Each one of those memories is a snapshot, a colorful, vibrant snapshot which doesn’t seem to fade over time so I get to visit those memories over and over. I never tire of seeing them.

“Life is a fairy tale. Live it with wonder and amazement.”

November 22, 2016

Last night was winter. It was cold and windy. My sweatshirt wasn’t quite enough. North of us got a little snow. Thankfully, we were spared. It’s bad enough the temperature is below freezing without adding snow. Today too is really cold. My heat is blasting.

For some reason, the first few days of Ghana popped into my head from my memory drawers. We were all staying at a school in Winneba. The only view of the town was from the second floor balcony of the dorm. I could see rusted metal roofs and palm trees. That was it. It could have been many places, but on the way to my first language class, I saw geckos scurrying away from me. They were green and the first ones I’d ever seen. I remember looking at them and realizing I really am in Africa. It is one of my most vivid memories. I can still picture where I was standing. I remember the whitewashed cement wall about waist high, its flat top and the greenery close to the building and the steps. The wonder of that moment is something I haven’t ever forgotten and is still a delight. Just imagine being in Africa.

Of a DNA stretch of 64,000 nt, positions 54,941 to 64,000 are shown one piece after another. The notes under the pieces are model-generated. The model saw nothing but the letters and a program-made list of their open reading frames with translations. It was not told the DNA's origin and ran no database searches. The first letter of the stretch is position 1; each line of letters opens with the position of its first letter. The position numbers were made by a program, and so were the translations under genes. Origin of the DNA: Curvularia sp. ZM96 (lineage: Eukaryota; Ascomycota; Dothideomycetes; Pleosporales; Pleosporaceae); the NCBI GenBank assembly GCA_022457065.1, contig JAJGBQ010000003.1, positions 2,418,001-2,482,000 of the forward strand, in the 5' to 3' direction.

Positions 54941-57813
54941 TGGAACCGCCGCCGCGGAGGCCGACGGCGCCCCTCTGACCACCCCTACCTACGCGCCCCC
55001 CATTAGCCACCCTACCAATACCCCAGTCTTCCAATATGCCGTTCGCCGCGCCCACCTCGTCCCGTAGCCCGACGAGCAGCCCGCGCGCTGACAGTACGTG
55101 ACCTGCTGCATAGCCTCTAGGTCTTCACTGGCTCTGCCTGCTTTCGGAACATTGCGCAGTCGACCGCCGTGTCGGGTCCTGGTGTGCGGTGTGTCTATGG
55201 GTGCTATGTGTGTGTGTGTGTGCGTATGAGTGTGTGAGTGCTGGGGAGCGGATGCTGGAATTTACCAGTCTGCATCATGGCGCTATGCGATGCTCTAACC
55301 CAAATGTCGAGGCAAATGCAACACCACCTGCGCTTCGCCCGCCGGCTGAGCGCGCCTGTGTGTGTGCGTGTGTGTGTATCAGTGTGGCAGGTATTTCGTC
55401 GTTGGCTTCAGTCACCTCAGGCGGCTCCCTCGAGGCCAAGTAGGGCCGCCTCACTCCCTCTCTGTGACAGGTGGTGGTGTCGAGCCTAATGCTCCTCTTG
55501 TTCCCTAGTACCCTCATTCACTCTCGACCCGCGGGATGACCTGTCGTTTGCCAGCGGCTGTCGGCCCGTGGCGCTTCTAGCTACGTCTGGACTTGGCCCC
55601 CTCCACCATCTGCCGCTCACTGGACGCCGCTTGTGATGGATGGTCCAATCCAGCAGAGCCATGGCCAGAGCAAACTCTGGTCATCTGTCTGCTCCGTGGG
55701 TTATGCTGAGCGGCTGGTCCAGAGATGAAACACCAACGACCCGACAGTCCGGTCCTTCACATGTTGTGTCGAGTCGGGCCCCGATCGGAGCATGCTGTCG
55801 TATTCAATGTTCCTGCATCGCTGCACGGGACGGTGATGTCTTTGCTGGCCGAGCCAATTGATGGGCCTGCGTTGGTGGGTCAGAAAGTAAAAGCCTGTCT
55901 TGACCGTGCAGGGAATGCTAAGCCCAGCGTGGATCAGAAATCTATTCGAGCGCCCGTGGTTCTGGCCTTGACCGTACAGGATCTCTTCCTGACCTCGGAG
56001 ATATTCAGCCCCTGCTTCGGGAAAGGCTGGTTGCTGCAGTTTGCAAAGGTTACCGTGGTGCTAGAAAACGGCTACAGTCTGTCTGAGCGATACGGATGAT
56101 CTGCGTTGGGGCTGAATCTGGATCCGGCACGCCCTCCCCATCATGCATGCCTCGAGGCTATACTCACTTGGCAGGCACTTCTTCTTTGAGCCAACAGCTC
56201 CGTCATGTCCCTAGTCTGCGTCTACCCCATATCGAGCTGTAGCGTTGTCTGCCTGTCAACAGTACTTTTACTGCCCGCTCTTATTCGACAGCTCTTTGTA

I have a few things to do today so I have to brave the cold. This is Gracie’s favorite time of the year because she can ride with me. It’s cold enough that she can wait in the car.